The CIA World Fact Book 2017 puts Nigeria’s population at 186,000,000, with children below the age of 14 being put at slightly over 42 percent, meaning that today we have over 70 million children in Nigeria. Yet, only a very negligible number of kids are not abused in one way or the other today.

Alimajiris and child brides, resulting in extreme cases of VVF, abound in the North as street hawkers, child labourers, house helps; while out of school kids are in the West, as baby factories disguising as orphanage homes abound in the South-East in general and Enugu State in particular. And now these unfortunate souls called child ‘witches’?

Everywhere one turns, it appears we are taking out our frustrations on the most vulnerable, even though all our major religions admonish us to protect and cherish them as the future of our species.

For example, in Kano State alone, over three million alimajiris are left by parents, who are extremely poor, in the hands of mostly illiterate imams with no knowledge of child care. Sometimes up to 50 almajiri children are left to one man, left to begging for alms and doing menial jobs, from which they make return to the imams.

According to the permanent secretary in the Ministry of Education, Adamu Hussaini and Chioma Chuka of Tech-Her, Nigeria has the highest out-of-school kids, not only in Africa but in the entire world!

Children accused of witchcraft are subjected to psychological and physical violence, first by their family members, and then circle of friends, local militias, church and pastors or traditional healers. Once accused of witchcraft, children are stigmatised and discriminated for life.

Yet the popular ‘woman of God’ in Port Harcourt and her co-travellers believe and preach that ‘Satan manifests himself in children as witches and wizards’, and find the heart to exploit poverty, ignorance and superstition to further their trade, by making videos and writing books on ‘ways of discovering a child witch’, and denouncing the kids as such. Parents are made to pay as much as 400,000 naira in some cases for the ‘deliverance’ of these kids.

It is depressing to know what millions of Nigerian children in their formative and highly impressionable years are going through today.

What is going on in Akwa Ibom is a clear case of child abuse, aided and abetted by a willing and an insensitive adult society and it must be stopped with immediate effect.

Children accused of witchcraft are subjected to psychological and physical violence, first by their family members, and then circle of friends, local militias, church and pastors or traditional healers. Once accused of witchcraft, children are stigmatised and discriminated for life.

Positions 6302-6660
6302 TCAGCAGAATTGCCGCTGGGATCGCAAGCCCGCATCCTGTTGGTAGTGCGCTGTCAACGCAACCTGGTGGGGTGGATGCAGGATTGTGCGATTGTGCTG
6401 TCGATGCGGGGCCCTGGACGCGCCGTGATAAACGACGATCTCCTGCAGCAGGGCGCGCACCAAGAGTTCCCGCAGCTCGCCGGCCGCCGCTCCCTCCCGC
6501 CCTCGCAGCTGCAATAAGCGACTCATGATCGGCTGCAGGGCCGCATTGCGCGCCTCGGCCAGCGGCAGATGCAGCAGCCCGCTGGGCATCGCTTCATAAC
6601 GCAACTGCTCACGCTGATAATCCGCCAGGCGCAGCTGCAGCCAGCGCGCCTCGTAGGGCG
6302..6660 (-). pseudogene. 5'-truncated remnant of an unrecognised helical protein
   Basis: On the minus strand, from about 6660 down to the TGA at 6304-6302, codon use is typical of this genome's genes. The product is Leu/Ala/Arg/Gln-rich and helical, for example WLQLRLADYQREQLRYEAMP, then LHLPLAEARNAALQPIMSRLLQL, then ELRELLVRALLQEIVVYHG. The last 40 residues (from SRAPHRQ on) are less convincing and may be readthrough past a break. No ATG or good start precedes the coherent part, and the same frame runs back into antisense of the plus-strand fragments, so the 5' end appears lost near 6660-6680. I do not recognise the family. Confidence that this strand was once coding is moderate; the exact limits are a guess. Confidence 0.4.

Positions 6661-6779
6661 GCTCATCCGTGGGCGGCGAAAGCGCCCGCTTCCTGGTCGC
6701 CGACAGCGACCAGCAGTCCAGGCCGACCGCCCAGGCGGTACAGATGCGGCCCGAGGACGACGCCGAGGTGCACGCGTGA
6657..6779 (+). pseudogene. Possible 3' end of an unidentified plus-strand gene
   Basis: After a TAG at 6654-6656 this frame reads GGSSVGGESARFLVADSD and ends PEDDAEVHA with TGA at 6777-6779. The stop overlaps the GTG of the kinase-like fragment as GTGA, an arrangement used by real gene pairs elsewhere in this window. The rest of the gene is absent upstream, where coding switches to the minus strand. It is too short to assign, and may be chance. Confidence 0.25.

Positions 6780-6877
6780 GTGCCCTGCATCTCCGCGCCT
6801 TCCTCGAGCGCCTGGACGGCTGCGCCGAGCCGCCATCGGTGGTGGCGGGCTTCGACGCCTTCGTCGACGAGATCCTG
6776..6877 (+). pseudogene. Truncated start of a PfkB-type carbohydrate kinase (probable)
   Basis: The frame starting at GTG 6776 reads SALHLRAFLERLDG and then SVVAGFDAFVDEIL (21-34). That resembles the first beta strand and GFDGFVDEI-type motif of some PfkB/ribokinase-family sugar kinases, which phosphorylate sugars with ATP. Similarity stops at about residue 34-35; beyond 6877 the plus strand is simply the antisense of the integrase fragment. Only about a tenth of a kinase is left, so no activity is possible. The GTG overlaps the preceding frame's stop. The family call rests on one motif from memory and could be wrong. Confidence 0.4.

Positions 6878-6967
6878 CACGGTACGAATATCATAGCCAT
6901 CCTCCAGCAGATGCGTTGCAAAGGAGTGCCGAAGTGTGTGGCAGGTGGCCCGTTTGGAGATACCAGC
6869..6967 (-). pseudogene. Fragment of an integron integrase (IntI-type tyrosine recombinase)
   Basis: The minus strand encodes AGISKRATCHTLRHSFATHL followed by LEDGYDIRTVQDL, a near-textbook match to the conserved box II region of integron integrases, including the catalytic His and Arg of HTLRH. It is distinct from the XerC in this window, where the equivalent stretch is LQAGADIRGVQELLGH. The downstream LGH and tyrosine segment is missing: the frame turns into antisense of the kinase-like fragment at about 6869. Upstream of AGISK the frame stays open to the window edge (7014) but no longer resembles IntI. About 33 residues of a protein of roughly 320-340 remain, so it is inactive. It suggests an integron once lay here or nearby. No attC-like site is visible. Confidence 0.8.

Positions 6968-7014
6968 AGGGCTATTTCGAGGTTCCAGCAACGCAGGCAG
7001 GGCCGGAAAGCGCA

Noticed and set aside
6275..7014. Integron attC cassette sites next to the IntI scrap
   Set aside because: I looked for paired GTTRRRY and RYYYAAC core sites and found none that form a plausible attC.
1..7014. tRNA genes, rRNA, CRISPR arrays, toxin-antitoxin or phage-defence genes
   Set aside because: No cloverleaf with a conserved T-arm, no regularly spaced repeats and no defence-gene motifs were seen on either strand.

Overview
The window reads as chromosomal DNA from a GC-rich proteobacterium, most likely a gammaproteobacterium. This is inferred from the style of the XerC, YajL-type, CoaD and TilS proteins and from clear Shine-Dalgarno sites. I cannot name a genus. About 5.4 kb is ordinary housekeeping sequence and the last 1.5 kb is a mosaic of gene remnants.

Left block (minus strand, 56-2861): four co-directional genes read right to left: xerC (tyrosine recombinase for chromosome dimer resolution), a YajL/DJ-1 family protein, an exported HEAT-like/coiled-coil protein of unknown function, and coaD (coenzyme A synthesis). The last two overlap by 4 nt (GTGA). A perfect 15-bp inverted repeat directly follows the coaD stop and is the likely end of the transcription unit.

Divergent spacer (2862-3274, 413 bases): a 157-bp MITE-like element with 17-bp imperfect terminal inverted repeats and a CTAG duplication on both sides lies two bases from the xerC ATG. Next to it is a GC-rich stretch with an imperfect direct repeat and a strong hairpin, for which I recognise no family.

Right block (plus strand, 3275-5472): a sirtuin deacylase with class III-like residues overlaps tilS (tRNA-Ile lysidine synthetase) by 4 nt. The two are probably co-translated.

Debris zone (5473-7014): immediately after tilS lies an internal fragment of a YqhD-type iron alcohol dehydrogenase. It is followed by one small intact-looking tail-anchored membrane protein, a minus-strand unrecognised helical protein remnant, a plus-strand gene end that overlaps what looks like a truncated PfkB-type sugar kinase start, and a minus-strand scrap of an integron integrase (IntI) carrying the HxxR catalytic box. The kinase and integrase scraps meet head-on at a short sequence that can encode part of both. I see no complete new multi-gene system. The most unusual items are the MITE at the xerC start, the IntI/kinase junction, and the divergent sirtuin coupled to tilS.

On December 5, 2008, under some type of pressure, the former governor of Akwa Ibom State signed the UN Charter on the rights of children into law, listing stiff penalties for offenders, yet since then nothing much has changed. In fact, it was not long after that one dubious figure by the name of ‘The Bishop’, who owns a church in Ibaka, Akwa Ibom State, confessed in front of cameras to single handedly killing over 110 child ‘witches’. Reliable sources say that figure is way more than that. He was arrested and charged to court. As I write, this man is free and left to continue his business.

Because belief in witchcraft practically disappeared in Europe with all its attendant ills, it was previously believed that the same thing would happen here. But the current situation indicates the contrary. Far from fading away, the social and cultural representations have been maintained and transformed in order to adapt to contemporary contexts.

If one visits the CRARN facility in Eket, one would see a very strong example of unbelievable survival, remarkable bravery and a tale of madness, of a people, that should ordinarily protect the most vulnerable in society.

I think it is time for the government to step in, not in words but through action, to study the issue of child abuse in detail, understand the systems of representations of specific beliefs, the actions and social mechanisms related to mob justice, religious operations and traditional institutions, and the political, economic and social situation of contemporary Nigerian societies that will enable the development of effective actions for child protection and awareness‐raising with regard to the fundamental rights of the Nigerian child.

Our kids deserve nothing less.

Afeso Albert Akanbi is a novelist and researcher. Twitter: @afeso82. Instagram: afeso82. Blog: akanbifeso.wordpress.com.